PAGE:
I'm going to Los Angeles to empty out my storage space. I got the space so I could keep things in it that I would use when I went to Los Angeles for work. After I moved to Albuquerque, I still had to work as a local in Los Angeles. So, when I would go there for work, I would have to find temporary housing. And, every time I would go, I'd have to set up housekeeping all over again. Having stuff in storage that I could drag out every time made it easier. But, since I've retired from script supervising, and won't be needing to go to Los Angeles for work anymore, the storage space and its contents are no longer needed.
I'm not attached to anything I have there. Most of it is duplicates of things I have at home that I didn't want to have to transport back and forth every time. I'll end up giving it away because none of it is worth bringing back to Albuquerque, and I would have no need of it. But, the storage space is the last link I have to Los Angeles and California. Once it's gone, there's nothing physically connecting me to that place or that life anymore.
Letting go of the storage space is a symbolic cutting of ties to my previous life. Twenty-six years of living in Los Angeles and thirty years in the film industry. A new era has dawned and it's time to put the previous one to rest. I'd thought about retiring for a while, but doing it includes an emotional process of letting go that I didn't anticipate.
I'm arranging to see as many friends as possible while I'm in Southern California because I'm not sure when I'll be back there again. I feel like I'm saying good bye on a number of levels. I stay in contact with a lot of people by email and phone, but connecting in the same physical space and enjoying someone's presence is different and special. I have many friends in Los Angeles, many relationships developed through the commonality of working in the film industry, and now that I'm leaving that behind, there will also be many people that I most likely won't see again.
I realize that, as excited as I am about embracing a new era of living and a new way of life, I'm also mourning the life that's moving into my past. I'm mourning the end of something that was wonderful in many ways. And, in the mourning of it, I honor it and all it gave me. I'm blessed to have had the opportunity to work in an industry I love for so many years; an industry that accepted me and returned that love in large measure.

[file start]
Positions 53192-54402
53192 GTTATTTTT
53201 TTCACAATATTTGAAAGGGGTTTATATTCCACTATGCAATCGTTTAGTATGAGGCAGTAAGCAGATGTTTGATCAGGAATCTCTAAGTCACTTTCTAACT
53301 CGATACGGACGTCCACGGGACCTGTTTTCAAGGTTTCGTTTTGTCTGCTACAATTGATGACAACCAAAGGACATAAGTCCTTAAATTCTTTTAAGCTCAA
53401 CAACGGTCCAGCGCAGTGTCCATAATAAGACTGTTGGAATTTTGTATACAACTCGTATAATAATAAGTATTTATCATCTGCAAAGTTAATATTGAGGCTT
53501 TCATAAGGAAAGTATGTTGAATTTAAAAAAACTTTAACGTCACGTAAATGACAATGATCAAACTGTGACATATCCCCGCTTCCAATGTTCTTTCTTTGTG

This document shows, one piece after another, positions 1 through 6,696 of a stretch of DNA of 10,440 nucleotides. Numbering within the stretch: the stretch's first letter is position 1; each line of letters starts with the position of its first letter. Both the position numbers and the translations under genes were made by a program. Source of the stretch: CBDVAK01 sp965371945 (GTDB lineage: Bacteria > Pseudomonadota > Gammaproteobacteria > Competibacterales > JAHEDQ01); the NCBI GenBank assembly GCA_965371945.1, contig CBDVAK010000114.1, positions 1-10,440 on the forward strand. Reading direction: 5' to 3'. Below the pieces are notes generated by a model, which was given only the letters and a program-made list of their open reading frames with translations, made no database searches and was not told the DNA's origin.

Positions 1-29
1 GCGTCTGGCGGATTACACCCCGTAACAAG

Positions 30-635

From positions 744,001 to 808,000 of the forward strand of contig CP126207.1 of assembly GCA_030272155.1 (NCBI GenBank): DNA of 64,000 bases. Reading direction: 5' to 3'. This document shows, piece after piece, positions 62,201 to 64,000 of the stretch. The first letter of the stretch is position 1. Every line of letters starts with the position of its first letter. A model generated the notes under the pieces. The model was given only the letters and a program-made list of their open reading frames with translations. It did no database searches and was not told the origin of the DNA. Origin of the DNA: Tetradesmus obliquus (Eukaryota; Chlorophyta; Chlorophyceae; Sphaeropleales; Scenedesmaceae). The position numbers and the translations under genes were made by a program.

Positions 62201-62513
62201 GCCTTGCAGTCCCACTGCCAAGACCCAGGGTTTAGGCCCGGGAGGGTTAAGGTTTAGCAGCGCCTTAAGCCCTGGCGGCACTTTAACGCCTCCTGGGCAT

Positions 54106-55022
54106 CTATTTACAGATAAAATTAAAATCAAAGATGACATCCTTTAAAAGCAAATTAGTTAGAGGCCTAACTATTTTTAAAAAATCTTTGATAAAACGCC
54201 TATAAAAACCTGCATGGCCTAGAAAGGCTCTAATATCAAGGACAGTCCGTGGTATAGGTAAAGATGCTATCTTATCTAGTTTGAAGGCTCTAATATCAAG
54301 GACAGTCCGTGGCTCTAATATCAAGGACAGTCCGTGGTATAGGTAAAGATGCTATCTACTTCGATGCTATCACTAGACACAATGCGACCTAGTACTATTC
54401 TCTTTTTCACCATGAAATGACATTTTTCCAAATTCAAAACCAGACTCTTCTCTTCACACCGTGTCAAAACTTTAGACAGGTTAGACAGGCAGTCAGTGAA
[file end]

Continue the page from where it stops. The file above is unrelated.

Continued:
Saying good bye to something and/or someone we love is never easy, and knowing it's time to say good bye doesn't help. So, I'm being gentle with myself and allowing myself this period of mourning and readjustment. The mourning is a part of what allows the letting go to happen and, at a certain point, the pull of the past will dissipate and I'll be fully in my new experience.
I'm pretty good at saying good bye, because working in the film industry teaches you that. Crews come together for an intense period of time and then fly apart at the end of the project. I've experienced many periods of mourning at the end of all the films I've worked on. It's always like losing your family, but there's always the anticipation and hope that you'll get to work with the same people on another film in the future. But, this time, the good byes are permanent for most of the people I've known and worked with; this time, there's not going to be another film together. The finality of that makes this period of mourning a bit more emotional. And, I'm lucky to have so many people to mourn the loss of.
But, endings are also beginnings. And, there's a big unknown out in front of me. I know as I let go I'm opening the space for something new and wonderful to come in. And so, I do my best to experience the full multidimensionality of this richly layered time in my life with all the gratitude it deserves. Thank you, thank you, thank you.